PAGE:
The International Issues Plenary speaker will be Dr. Maryann Cusimano Love, associate professor in the Department of Politics of The Catholic University of America and a consultant to the USCCB Committee on International Justice and Peace. She will address how the teachings of Pope Benedict XVI impact the international mission of the U.S. Church and both affirm and challenge U.S. foreign policy.
On February 9, attendees will break into state delegations and visit their U.S. Representatives and Senators on Capitol Hill to discuss immigration reform, health care reform, job creation and policies that uphold the life and dignity of human life and pursue justice and peace worldwide.
The gathering's closing luncheon will feature David Brooks and Mark Shields of NewsHour on PBS offering commentary on how politics shape issues of human life and dignity and justice and peace.
Below is a request from the USCCB to act to ensure that moral protections are included in the health care reform bill that is approaching resolution between the U.S. House of Representatives and Senate. Please do what you can to protect the lives of unborn people people with disabilities and the medical personnel that care for them.
More information is available at www.usccb.org/healthcare.
The attachments referenced in the request are available by clicking here. They include a Spanish version and bulletin announcements and prayer petitions. The flyer pictured above is also available for download by clicking on it.
As you are aware, the House and Senate have begun discussing how to meld their respective health care reform bills into a final bill. The bishops continue to advocate that the moral criteria to 1) maintain current conscience protections and prohibition on federal funding for abortions and abortion coverage; 2) provide adequate and affordable coverage for all people, especially the poor and vulnerable; and 3) protect access to coverage and health care for immigrants are met in the final bill.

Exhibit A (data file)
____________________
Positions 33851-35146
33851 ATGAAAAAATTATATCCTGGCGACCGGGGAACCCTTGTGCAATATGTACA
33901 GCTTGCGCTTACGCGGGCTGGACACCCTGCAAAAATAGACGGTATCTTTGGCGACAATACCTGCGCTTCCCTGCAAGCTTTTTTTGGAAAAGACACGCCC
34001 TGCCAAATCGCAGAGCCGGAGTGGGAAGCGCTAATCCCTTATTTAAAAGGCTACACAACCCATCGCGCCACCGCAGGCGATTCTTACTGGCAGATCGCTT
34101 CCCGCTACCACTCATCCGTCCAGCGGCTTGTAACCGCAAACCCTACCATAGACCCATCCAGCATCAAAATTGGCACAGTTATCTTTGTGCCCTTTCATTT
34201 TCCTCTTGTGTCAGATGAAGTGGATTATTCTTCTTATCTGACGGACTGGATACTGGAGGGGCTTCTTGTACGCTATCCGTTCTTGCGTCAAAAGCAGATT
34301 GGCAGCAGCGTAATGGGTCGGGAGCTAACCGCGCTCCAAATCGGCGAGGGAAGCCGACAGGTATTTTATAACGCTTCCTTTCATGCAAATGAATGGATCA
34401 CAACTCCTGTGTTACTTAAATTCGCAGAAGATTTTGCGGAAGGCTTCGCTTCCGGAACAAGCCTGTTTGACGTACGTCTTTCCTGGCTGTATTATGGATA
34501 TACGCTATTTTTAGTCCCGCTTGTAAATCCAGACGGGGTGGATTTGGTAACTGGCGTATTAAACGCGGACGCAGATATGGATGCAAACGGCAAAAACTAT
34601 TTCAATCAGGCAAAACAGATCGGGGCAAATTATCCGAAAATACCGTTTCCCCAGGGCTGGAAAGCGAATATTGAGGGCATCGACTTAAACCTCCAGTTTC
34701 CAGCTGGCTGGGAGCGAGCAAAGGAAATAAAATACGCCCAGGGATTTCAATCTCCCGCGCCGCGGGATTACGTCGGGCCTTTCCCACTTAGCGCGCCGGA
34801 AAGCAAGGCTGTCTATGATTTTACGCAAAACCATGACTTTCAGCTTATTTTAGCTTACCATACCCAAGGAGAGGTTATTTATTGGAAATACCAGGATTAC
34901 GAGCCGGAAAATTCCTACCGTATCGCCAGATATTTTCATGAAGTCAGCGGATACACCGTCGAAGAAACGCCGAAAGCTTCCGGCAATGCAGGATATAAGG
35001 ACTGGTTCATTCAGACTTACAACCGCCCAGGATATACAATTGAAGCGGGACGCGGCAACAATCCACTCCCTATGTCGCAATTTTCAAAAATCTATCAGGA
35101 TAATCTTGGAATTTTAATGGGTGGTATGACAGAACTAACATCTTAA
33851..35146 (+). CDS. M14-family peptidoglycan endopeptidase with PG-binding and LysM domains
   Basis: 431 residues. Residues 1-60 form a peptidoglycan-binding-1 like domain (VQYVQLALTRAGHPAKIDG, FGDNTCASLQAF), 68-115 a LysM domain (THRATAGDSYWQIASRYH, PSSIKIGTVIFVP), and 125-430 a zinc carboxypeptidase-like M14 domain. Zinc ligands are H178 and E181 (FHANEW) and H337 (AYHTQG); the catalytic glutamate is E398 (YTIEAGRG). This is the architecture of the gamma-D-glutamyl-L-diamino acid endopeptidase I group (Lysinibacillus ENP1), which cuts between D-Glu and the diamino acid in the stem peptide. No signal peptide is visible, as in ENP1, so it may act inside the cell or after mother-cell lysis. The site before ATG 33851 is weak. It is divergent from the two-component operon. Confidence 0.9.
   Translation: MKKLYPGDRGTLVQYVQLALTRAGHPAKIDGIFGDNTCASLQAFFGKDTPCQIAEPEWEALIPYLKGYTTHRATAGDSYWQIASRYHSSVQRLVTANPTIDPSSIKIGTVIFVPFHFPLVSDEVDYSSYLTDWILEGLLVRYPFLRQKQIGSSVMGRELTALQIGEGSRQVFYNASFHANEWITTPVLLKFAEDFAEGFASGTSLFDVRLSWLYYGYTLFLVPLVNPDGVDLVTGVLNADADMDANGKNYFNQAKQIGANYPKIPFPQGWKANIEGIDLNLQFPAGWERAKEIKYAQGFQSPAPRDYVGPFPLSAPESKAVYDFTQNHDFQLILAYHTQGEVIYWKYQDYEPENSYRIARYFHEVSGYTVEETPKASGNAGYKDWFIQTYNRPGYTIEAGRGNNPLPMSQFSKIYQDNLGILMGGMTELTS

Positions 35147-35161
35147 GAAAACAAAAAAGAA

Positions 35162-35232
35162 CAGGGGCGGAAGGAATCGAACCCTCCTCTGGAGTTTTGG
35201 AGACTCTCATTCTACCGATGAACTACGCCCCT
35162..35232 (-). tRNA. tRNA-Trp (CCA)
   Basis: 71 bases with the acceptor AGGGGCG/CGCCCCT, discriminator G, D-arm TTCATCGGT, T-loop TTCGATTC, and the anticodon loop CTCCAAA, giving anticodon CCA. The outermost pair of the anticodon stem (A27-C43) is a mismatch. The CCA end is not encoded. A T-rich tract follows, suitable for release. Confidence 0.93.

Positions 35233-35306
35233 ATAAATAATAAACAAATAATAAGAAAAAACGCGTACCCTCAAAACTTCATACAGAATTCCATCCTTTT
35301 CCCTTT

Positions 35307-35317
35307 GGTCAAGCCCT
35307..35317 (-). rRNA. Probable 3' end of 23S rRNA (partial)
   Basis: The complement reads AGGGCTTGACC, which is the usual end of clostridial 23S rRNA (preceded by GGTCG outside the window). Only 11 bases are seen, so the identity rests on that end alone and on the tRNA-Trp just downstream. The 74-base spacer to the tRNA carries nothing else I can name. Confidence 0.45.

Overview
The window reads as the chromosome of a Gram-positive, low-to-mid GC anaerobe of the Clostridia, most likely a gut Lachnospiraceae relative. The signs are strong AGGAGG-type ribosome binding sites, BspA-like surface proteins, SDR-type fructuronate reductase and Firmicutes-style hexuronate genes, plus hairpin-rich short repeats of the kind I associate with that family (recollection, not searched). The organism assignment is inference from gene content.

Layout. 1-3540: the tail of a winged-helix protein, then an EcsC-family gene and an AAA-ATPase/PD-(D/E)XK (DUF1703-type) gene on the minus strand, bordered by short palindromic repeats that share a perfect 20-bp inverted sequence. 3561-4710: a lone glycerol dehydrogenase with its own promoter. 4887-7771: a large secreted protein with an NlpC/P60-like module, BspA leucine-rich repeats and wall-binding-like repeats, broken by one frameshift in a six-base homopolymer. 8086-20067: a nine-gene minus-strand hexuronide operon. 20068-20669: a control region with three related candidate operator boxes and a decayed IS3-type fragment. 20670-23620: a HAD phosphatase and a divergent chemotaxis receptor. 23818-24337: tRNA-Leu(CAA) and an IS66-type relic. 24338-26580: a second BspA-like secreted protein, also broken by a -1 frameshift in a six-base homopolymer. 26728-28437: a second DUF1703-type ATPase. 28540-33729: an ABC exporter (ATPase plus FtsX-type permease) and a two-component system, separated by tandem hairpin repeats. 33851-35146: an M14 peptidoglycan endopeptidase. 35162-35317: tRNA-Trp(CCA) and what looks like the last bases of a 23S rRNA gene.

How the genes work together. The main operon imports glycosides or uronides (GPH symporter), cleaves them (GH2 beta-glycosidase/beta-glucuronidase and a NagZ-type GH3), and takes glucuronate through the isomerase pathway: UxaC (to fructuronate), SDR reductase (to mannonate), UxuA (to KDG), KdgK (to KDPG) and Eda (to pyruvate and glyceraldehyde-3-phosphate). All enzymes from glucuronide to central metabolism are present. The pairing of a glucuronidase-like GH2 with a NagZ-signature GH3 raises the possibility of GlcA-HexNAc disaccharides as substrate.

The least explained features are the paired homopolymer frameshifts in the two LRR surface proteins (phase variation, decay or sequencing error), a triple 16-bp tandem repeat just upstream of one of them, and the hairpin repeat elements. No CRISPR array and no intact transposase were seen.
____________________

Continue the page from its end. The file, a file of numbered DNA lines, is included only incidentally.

The United States Conference of Catholic Bishops (USCCB) has issued a press release regarding the Senate rejection of the Nelson-Hatch-Casey amendment. The amendment sought to "retain existing abortion funding restrictions and safeguard conscience protections." Cardinal Francis George, President of the USCCB remains hopeful that "the protections overwhelmingly passed by the House will be incorporated into needed reform legislation."
Cardinal Daniel DiNardo, Episcopal Moderator of NCPD and Chair of the bishops’ Committee on Pro-Life Activities, is quoted in the press relase as saying: “Congress needs to separate facts and truth from political rhetoric on abortion funding. Even our opponents claim they do not support federal funding for elective abortions and they want current restrictions to apply. The way to settle this often misleading debate is simply, clearly and explicitly to apply Hyde restrictions to all the federal funds in the legislation. That is what the House did and what the final bill must do. The Senate should not approve this bill in its current form.”
To read the complete statment click here to be taken to the press relase on the USCCB website.